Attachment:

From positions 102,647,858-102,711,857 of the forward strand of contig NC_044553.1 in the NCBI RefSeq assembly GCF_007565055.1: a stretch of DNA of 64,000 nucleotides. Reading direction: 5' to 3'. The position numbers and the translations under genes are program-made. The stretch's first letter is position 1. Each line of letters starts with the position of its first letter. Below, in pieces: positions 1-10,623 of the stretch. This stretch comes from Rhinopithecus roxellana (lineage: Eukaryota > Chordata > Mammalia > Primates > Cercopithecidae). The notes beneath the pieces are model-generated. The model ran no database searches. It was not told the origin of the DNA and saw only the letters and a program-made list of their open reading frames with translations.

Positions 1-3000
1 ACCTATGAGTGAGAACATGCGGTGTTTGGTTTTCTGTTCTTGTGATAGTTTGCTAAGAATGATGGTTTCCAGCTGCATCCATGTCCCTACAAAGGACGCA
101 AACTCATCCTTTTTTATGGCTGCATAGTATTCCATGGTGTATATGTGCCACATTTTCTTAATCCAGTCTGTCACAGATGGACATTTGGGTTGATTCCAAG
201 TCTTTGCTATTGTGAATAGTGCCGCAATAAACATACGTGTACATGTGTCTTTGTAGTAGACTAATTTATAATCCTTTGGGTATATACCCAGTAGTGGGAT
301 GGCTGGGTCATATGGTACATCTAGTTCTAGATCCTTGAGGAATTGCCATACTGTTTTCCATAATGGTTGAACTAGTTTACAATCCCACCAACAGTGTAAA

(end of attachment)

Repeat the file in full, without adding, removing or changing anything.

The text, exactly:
From positions 102,647,858-102,711,857 of the forward strand of contig NC_044553.1 in the NCBI RefSeq assembly GCF_007565055.1: a stretch of DNA of 64,000 nucleotides. Reading direction: 5' to 3'. The position numbers and the translations under genes are program-made. The stretch's first letter is position 1. Each line of letters starts with the position of its first letter. Below, in pieces: positions 1-10,623 of the stretch. This stretch comes from Rhinopithecus roxellana (lineage: Eukaryota > Chordata > Mammalia > Primates > Cercopithecidae). The notes beneath the pieces are model-generated. The model ran no database searches. It was not told the origin of the DNA and saw only the letters and a program-made list of their open reading frames with translations.

Positions 1-3000
1 ACCTATGAGTGAGAACATGCGGTGTTTGGTTTTCTGTTCTTGTGATAGTTTGCTAAGAATGATGGTTTCCAGCTGCATCCATGTCCCTACAAAGGACGCA
101 AACTCATCCTTTTTTATGGCTGCATAGTATTCCATGGTGTATATGTGCCACATTTTCTTAATCCAGTCTGTCACAGATGGACATTTGGGTTGATTCCAAG
201 TCTTTGCTATTGTGAATAGTGCCGCAATAAACATACGTGTACATGTGTCTTTGTAGTAGACTAATTTATAATCCTTTGGGTATATACCCAGTAGTGGGAT
301 GGCTGGGTCATATGGTACATCTAGTTCTAGATCCTTGAGGAATTGCCATACTGTTTTCCATAATGGTTGAACTAGTTTACAATCCCACCAACAGTGTAAA